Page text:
Getting a new hospital bed at home isn’t like getting that nice new bed to match the furniture in your master bedroom. Whether manual, semi-electric or fully electric, this is a bed that has features that can be complex to use and sometimes dangerous. This post will look at some of these issues.
Common Safety Issues with Hospital Beds
There various safety issues that can arise with adding a hospital bed to your home. Some of them follow.
Of course, bed rails that are supposed to protect the hospital bed’s occupant protect the hospital bed’s occupant are or at least can become life-threatening or even fatal. Though not common, nearly 1000 incidents of patients being injured or killed by the bedrails.
It’s important to recall that patients using these beds are often confused and unable to deal with a bedrail problem if one arises. What does happen is that the individual gets caught in or by the bed rail and then strangles or is otherwise injured or bruised by the rails.
Further, if the caregiver uses the bedrails to restrain the patient, the patient can become agitated and engage in frantic behavior in response. Moreover, when the rails are overused, a patient capable of performing daily tasks is prevented from doing so.
One of the problems which the high-low bed was intended to resolve is the danger of patients falling out of bed and injuring themselves. The high-low bed allows for a very low profile on the bed so that when a patient tries to leave the bed, there is only a small distance to fall.
Because the electric and semi-electric beds are electric, there is always the danger of a short or other electrical problem that can cause a fire. Sometimes the bed’s motor will become overheated, also causing fires.
Because the bed can move easily and cause injuries, it’s crucial to ensure that the brakes remain locked unless you are actively pushing the bed. If you do move the bed, be sure to reapply the brake as soon as the bed is in its new position.
Make sure a cellphone or other way for the patient to contact the caregiver is within easy reach of the patient. A patient who cannot contact the caregiver may become stressed or suffer without assistance for too long a period.
Adjustments for Comfort
The caregiver should ensure that the adjustments remote is easily within the patient’s reach. If a particular position becomes seriously uncomfortable, the patient should be able to adjust the bed quickly and simply to restore their comfort.
Hospital Bed Safety Home Checklist
Home Checklist Sample
- 1Check bed height.
- 2Check bed brakes.
- 3Check the mattress cover for tangles and stains, the latter of which can indicate injuries.
- 4Ensure that anti-slip tapes are on the floor.
- 5Is the table positioned on the right side of the bed so that the patient can exit the bed without hitting the table?
- 6Are the commode, canes, walkers, etc., on the exit side of the bed?
- 7Make sure the night light is on.
- 8Does the occupant have access to the height change remote, if applicable?
- 9Does the occupant have the ability to contact a caregiver?
- 10Check for visible damage signs – loose screws, missing handles, etc.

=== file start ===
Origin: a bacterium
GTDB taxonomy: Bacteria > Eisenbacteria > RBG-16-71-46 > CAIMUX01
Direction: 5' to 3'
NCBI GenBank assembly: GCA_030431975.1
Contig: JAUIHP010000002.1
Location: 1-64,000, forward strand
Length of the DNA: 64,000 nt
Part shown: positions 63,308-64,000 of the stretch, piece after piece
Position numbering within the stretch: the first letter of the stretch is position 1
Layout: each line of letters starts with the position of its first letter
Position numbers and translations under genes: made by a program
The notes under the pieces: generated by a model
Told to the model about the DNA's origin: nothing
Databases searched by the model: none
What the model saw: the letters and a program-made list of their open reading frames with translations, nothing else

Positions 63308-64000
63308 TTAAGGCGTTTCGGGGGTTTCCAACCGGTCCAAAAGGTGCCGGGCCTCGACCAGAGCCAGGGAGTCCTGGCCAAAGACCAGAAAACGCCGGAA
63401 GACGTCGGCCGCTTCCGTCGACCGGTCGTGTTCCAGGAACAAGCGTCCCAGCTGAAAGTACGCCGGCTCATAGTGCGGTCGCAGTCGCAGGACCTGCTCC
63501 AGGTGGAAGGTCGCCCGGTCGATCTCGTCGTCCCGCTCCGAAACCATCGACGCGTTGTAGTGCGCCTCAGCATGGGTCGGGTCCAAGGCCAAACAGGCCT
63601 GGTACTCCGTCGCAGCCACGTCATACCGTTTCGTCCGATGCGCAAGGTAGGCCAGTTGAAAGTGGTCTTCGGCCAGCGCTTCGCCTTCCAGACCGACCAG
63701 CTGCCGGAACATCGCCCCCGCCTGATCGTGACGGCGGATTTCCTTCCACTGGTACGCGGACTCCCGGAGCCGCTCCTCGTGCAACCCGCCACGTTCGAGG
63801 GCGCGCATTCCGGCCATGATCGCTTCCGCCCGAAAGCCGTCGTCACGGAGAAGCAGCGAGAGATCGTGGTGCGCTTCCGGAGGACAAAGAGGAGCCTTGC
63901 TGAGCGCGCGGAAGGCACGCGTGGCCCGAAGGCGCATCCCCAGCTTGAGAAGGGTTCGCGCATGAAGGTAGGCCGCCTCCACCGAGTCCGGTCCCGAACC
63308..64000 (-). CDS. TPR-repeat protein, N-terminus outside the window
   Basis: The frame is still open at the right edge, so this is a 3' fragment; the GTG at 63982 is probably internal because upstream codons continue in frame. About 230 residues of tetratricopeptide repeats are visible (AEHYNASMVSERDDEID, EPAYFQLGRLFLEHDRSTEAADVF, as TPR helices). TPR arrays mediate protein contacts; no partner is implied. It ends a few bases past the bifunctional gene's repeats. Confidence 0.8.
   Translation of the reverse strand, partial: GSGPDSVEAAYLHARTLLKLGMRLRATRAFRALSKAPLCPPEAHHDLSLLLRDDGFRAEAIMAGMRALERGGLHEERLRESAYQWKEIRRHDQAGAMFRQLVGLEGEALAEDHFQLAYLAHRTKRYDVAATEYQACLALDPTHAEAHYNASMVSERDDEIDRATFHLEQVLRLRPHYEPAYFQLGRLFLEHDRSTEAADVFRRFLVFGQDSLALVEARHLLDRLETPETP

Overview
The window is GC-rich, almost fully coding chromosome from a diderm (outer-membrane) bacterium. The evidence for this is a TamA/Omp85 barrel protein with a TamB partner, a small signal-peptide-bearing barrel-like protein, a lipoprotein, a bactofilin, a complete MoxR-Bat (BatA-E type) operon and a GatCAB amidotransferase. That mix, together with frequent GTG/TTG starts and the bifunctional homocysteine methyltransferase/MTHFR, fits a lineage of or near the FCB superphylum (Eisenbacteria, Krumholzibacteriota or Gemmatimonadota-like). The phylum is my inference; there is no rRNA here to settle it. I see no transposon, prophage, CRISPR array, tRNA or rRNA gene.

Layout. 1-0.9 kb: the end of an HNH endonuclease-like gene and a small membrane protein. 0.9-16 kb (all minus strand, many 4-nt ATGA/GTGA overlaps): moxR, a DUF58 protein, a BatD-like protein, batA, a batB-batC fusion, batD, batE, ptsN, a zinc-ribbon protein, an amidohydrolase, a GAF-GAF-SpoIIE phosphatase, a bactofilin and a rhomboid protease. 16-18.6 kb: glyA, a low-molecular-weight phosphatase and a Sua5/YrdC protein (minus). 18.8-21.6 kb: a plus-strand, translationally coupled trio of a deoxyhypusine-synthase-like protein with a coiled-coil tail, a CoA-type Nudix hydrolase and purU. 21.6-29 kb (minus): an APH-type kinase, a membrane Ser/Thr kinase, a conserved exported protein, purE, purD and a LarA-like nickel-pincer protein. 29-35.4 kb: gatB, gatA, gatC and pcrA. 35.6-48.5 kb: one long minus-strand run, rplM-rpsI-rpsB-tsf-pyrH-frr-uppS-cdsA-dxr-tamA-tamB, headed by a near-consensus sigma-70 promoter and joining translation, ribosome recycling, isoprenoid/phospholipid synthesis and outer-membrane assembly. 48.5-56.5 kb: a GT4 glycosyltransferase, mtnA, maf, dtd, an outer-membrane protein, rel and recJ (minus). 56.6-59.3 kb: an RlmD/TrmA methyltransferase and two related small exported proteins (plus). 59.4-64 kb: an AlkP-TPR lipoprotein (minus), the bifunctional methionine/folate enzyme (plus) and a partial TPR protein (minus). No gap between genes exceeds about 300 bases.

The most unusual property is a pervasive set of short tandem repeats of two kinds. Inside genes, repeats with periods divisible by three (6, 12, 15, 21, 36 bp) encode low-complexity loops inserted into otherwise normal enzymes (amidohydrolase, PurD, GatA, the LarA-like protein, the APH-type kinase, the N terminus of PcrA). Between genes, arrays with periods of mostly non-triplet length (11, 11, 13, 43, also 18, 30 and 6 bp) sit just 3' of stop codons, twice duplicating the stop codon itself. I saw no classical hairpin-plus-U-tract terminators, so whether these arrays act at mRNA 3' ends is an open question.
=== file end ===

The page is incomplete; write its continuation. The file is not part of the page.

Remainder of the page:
How to Adjust a Hospital Bed
Most electric and semi-electric hospital beds have a remote with buttons marked for head and foot up and down. The occupant can use those buttons to raise or lower the headboard and footboard to bring the patient into a more comfortable position. If the bed is a high-low, you can raise it for the caregiver’s ease of treatment and lower it to allow the patient to exit the bed easily .
The type of adjustments you make will depend on the patient’s problem. Adjusting the headboard so that the patient sleeps sitting up is typical for respiratory and heart issues. Raising the feet can help treat edema, circulation, and blood flow issues. Be sure to confirm that the patient is comfortable with the change whenever you make adjustments (as opposed to the patient making the adjustment).
How to Make a Hospital Bed More Comfortable
Hospital bed mattresses come in foam, air, and gel forms. Some of them can reduce pressure on areas of the skin and thus reduce the potential for pressure sores. You can and most likely should buy or rent your mattress at the same store where you get the bed. The mattress will probably have a waterproof cover, but you must buy bed linens, pads, and other accessories separately.
Pillows and blankets, however, are entirely up to the patient. Get down pillows and quilts if they like down; use patchwork quilts with unicorns if that makes the patient more comfortable. If your patient likes a lot of pillows and the doctor doesn’t object, give them as many as they want. You may also want to buy one of the many mattress toppers now on the market to make the bed more cushiony and comfortable.
Consider using bumper pads to keep from injuring the patient around the bed. Make the bed more comfortable by using an over-bed table and some sort of organizer for the bedside table or hanging on the bedside rails. Either should make finding and reaching what you want a lot easier.
Also, make sure there is a charger on the over-bed table so that the patient can keep all electronic devices such as e-readers, cellphones, and laptops charged up. Ensure that the patient has access to noise-reducing headphones and light-blocking eye covers to make sleep easier.
A home hospital bed can add to the patient’s comfort and the caregiver’s ability to treat the patient easily. When you get the right bed for the patient and learn to use it well, you can make the patient’s life much more comfortable and the caregiver’s work more straightforward.